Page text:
"An individual with a perceived disability has every ability to achieve or exceed peer-level expectations given full and unequivocal access to the kinds of educational, vocational, or sociological opportunities that are afforded to society," Lachman said.

As a deaf individual since birth, Lachman has always sought out the best possible avenues in order to hear and understand speech more accurately. His journey toward hearing first started with American Sign Language, which was difficult for his family to learn when he was so young. Then he discovered Cued Speech, a method of lip-reading that uses eight hand shapes to represent consonants. Words are created by speaking and placing hand shapes around the mouth. The method can be applied to many languages, common and uncommon. Lachman and his family were the first family in Illinois to adopt this methodology.

In order to spread knowledge of Cued Speech and help others learn the technique, Lachman started Cue Everything, which collects and creates videos about Cued Speech and allows others to learn more about the program online. Their crowning achievement is a Cued Speech rap video featuring the rapper Twista to his song "Go."

If you look at the video's comments section, you'll notice some resistance to Cued Speech as an alternative to ASL.

"We certainly face challenges in explaining the concept of showing phonological information of conventionally spoken language in a manner that someone with no auditory feedback can still access," Lachman said.

There are elements of speech that ASL does not address. Many deaf individuals who only use basic lip-reading and ASL cannot comprehend phonemes of spoken language, the tiny units of sound in a language that are still capable of conveying a distinct meaning. Cued Speech addresses this nuance in speech comprehension by using combinations of hand shapes (or "cues") to help deaf individuals understand these phonemes despite not being able to hear them.

"I can see exactly what you say, absolutely verbatim, how you say it in the same speed that you would if you were just speaking," Lachman said. The result is that rather than having deaf individuals and their families both learn a new language, Cued Speech gives deaf individuals access to the language being spoken around them.

Helping widen the scope of Cued Speech is just one way Lachman is helping individuals with disabilities better access the world around them. Since being named 36 Under 36, Lachman has been more involved in ADA25Chicago, an initiative honoring the 25th Anniversary of the Americans with Disabilities Act.

This initiative will see all kinds of participating organizations creating and hosting educational, cultural, arts, sports and recreational events that will increase public awareness and improve the quality of life for people with disabilities.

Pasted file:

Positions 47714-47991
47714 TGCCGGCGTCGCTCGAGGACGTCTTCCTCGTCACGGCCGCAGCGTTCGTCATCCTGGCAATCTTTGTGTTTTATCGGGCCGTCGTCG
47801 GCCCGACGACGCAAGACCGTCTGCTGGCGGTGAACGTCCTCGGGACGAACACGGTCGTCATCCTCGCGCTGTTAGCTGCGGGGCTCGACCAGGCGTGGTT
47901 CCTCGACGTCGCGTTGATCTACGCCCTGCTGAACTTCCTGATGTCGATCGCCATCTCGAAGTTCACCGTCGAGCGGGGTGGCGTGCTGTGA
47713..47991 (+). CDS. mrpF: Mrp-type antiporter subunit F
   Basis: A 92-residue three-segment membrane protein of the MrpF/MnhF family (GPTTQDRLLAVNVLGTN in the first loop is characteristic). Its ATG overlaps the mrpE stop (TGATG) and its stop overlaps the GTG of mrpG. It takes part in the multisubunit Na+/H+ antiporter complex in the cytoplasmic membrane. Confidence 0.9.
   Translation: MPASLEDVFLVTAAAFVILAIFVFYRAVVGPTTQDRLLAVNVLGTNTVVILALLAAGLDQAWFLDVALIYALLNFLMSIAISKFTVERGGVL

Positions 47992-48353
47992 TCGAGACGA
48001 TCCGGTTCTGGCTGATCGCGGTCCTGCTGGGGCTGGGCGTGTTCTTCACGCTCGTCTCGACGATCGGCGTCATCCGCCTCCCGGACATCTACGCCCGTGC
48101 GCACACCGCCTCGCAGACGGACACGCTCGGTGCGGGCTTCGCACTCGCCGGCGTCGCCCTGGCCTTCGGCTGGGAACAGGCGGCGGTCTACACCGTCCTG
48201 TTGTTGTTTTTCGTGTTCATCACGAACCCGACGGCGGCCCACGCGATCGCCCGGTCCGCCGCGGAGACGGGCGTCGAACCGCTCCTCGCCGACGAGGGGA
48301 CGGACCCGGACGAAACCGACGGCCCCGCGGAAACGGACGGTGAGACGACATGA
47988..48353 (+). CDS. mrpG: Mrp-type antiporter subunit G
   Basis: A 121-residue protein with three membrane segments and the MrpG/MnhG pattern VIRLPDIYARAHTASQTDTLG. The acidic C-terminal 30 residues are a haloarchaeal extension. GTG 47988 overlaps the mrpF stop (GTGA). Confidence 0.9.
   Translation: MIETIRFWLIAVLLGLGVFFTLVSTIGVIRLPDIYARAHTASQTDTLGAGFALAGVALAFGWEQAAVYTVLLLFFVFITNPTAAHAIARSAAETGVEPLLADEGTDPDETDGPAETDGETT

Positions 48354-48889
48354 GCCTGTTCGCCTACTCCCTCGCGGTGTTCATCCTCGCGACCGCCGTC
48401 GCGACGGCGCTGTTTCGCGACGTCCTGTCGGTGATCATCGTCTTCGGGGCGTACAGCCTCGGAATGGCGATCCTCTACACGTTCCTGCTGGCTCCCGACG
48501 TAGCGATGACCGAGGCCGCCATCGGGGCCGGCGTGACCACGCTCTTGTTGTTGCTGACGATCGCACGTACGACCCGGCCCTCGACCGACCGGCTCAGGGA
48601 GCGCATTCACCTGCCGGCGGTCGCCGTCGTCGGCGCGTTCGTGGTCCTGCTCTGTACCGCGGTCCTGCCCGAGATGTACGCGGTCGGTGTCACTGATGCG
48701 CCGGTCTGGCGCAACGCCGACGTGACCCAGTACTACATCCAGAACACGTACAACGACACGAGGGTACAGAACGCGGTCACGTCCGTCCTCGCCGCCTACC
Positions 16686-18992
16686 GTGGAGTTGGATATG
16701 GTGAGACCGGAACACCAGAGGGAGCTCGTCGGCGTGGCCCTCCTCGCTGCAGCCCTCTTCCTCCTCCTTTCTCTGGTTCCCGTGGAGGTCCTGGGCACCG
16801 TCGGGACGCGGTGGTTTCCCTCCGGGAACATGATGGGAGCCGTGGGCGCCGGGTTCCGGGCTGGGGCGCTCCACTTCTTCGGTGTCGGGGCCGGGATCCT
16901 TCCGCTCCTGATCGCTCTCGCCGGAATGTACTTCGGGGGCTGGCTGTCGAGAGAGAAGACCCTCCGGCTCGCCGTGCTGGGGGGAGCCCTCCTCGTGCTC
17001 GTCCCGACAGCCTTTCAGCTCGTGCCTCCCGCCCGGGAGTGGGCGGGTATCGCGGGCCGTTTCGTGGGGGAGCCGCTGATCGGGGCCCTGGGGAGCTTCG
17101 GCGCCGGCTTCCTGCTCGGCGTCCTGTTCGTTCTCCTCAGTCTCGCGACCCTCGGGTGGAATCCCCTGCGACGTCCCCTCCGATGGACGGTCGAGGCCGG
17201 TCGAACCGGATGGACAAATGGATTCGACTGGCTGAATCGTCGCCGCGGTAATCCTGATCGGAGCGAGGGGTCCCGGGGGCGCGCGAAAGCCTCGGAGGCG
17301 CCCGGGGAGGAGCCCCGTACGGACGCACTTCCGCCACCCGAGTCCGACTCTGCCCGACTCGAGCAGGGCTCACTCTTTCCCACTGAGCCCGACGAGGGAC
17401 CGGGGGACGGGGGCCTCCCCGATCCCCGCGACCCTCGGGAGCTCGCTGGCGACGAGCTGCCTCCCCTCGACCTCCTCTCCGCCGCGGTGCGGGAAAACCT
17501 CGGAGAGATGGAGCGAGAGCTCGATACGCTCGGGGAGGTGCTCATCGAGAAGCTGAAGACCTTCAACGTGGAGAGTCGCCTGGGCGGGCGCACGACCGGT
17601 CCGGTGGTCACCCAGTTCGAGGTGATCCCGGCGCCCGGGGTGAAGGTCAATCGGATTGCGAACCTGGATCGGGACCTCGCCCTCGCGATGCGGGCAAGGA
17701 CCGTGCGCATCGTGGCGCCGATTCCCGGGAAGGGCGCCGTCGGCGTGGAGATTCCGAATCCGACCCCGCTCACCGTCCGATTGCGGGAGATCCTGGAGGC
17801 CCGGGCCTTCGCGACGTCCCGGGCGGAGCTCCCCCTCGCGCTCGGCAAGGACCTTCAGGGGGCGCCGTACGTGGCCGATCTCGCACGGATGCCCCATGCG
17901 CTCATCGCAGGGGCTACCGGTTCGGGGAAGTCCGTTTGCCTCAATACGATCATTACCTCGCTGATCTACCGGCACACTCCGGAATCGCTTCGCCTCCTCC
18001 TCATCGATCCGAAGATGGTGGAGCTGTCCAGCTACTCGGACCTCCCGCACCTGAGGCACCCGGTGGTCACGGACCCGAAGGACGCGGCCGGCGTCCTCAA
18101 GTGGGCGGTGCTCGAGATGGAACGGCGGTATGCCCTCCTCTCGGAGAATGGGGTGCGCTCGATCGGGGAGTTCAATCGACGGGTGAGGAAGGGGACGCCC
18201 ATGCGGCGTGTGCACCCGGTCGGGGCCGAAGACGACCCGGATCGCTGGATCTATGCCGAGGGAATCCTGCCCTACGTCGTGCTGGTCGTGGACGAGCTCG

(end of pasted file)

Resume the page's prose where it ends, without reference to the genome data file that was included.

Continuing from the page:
JJsList.com, for which Lachman is the business and community engagement coordinator, is one of the partner organizations involved in the ADA25Chicago effort. The site is a platform for businesses and consumers to foster better communication and to understand each other's needs. Businesses use this platform to discover consumers' opinions and determine which products are successful. The site also allows businesses to become more aware of disabilities and to better communicate with individuals who have them, ultimately creating job opportunities.

"If you've had the opportunity to communicate with various demographics, you'll be far less intimidated by hiring these individuals," Lachman said.

The nature of the workplace puts those with disabilities at a disadvantage and it is difficult to connect employer's needs and the requests of prospective employees. JJsList.com caters to individuals with a range of disabilities and anyone can receive assistance.  

"A big part of what we do as a social enterprise is provide life skills and vocational coaching to assist people in communicating their needs to potential services providers or employers," Lachman said.

Double Chai Check-In: Benjamin Lachman photo

Benjamin Lachman (back right) with the JJsList.com training team at the Brookfield Zoo

In order to further the ADA25Chicago effort, JJsList has been hosting Disability Awareness Training workshops, which include role-playing activities and the sharing of personal stories.

"Through this public speaking experience, the Disability Awareness Players themselves build communications and networking skills that they need for employment and workplace success," Lachman said.

The workshops have reached over 3,000 business employees to date, and due to a grant from the Reva and David Logan Foundation, they will be able to expand their effort and dedication to the ADA. Chicago Public Schools and cultural institutions will be part of the mix, and teachers, students, and volunteers will gain a greater knowledge of disabilities and be comfortable interacting with such individuals.

Thanks to the ADA, Lachman says, accessibility and diversity are encouraged, leaving society in a better position as a whole.

"More individuals with disabilities are able to actually believe in themselves and what they are capable of accomplishing," he said.

RSS Feed
<< July 2015 >>
Sun Mon Tue Wed Thu Fri Sat
      1 2 3 4
5 6 7 8 9 10 11
12 13 14 15 16 17 18
19 20 21 22 23 24 25
26 27 28 29 30 31  

Blogroll

Archive

Subjects

Recent Posts

comments powered by Disqus
AdvertisementLeumi USA Banking